Hello,

Having read draft-ietf-acme-acme-02, and made a number of early
deployments using the tls-sni-01 mechanism, I thought I'd highlight what
I perceive to be a possible shortcoming with the tls-sni-02 draft.

It's becoming more wide-spread (as a result of IPv4 exhaustion) to
deploy TLS SNI "switches" to provide IPv4 connectivity to autonomously
managed web servers.

The typical deployment pattern is that a web server is assigned a
publicly accessible IPv6 address only - this can be used for direct
management and direct IPv6 https requests etc.  The TLS request are
terminated on the web server itself.

The customer is also informed of an IPv4 addresses to be used for web
access by IPv4-only clients, and asked to provide a list of FQDNs which
they will serve.  IPv4 https requests are answered by proxy software,
which direct the IPv4 https request to the correct web server's IPv6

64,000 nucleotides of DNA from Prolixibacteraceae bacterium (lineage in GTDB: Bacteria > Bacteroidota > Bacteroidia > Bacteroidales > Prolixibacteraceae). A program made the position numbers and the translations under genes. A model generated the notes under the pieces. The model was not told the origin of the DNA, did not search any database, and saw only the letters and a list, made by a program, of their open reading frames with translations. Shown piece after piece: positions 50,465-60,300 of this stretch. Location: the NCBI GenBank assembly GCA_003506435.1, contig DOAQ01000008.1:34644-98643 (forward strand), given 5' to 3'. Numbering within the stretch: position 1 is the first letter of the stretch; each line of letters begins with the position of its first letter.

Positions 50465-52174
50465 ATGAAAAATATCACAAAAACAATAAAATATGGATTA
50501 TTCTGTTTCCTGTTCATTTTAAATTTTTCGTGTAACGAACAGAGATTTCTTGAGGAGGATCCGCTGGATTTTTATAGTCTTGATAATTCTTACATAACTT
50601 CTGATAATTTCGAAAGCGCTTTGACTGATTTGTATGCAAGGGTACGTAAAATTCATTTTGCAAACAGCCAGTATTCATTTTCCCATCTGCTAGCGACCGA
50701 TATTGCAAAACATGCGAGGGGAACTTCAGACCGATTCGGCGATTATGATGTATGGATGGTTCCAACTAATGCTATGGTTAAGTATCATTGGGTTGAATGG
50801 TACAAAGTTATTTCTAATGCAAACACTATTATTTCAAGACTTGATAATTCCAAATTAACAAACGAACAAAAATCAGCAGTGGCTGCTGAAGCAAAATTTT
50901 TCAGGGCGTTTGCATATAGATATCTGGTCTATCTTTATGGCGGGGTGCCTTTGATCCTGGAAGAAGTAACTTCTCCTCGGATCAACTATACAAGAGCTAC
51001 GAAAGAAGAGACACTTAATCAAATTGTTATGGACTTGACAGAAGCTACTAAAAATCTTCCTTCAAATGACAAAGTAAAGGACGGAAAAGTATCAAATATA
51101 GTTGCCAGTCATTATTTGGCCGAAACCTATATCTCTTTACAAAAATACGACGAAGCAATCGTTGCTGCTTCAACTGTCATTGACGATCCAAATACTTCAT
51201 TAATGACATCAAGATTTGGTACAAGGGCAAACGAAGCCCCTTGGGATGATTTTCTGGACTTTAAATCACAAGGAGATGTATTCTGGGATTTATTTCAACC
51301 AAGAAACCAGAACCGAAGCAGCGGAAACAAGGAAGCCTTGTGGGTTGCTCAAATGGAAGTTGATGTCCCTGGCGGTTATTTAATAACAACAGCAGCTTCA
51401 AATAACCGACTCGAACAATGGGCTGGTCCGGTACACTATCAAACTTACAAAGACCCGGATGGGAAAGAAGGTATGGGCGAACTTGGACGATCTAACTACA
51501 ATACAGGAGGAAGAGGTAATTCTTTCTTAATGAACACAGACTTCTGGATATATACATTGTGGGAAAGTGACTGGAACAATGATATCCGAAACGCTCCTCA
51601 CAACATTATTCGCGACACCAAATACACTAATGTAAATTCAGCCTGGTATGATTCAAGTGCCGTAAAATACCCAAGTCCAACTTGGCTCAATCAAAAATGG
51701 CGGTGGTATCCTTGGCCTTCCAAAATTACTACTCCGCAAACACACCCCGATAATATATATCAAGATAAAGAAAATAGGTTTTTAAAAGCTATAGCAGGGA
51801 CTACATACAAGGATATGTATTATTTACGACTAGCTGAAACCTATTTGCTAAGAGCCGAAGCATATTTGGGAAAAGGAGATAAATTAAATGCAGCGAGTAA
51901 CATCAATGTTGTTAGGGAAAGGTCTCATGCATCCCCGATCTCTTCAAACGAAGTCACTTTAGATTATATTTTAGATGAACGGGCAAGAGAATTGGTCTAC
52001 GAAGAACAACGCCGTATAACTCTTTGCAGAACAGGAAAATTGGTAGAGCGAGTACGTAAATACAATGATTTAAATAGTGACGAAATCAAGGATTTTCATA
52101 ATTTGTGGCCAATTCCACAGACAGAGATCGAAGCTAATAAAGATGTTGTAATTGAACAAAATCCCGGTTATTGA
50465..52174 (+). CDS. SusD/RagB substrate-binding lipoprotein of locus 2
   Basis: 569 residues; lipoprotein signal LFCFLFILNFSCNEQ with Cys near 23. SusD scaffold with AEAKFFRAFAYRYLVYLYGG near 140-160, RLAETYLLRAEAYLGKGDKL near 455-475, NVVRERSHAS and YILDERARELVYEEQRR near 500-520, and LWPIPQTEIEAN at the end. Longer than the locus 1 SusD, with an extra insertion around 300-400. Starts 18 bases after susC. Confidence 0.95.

address (or an RFC-1918 IPv4 address etc.) based on SNI.

e.g. this haproxy example configuration fragment:

use-server customer1-staging if { req.ssl_sni -m beg
staging.customer1-example.com }
use-server customer2-live if { req.ssl_sni -m beg
staging.customer2-example.com }


I believe this will become increasingly common-place during the
transition to IPv6, and the current form of tls-sni-02 makes it hard to
use in this sort of environment.

The problem comes when using tls-sni-02 ACME challenges:

"The client MUST ensure that the certificate is served to TLS
connections specifying a Server Name Indication (SNI) value of SAN A."

i.e. the SNI string which the proxy sees during the challenge is always
"SAN A" (x.y.token.acme.invalid), for any server for which it acts as
the "https switch" for.

... so the proxy has no way of knowing which server the challenge
request should be directed to.  Some mechanism by which the proxy can
direct the request would be useful.

One which may provide an easy route for the service providers offering
this sort of setup (many would require no changes to their existing
configuration at all) would be to append the FQDN in the TLS SNI value
e.g. x.y.token.acme.client2-example.com

The client in question may have limited or no influence on the
configuration of the SNI proxy, so the more straight-forward the proxy
configuration, the-better.

For another example of a similar use-case with the same issue:

https://scriptthe.net/2015/02/08/pass-through-ssl-with-haproxy/

HTH,

Tim.

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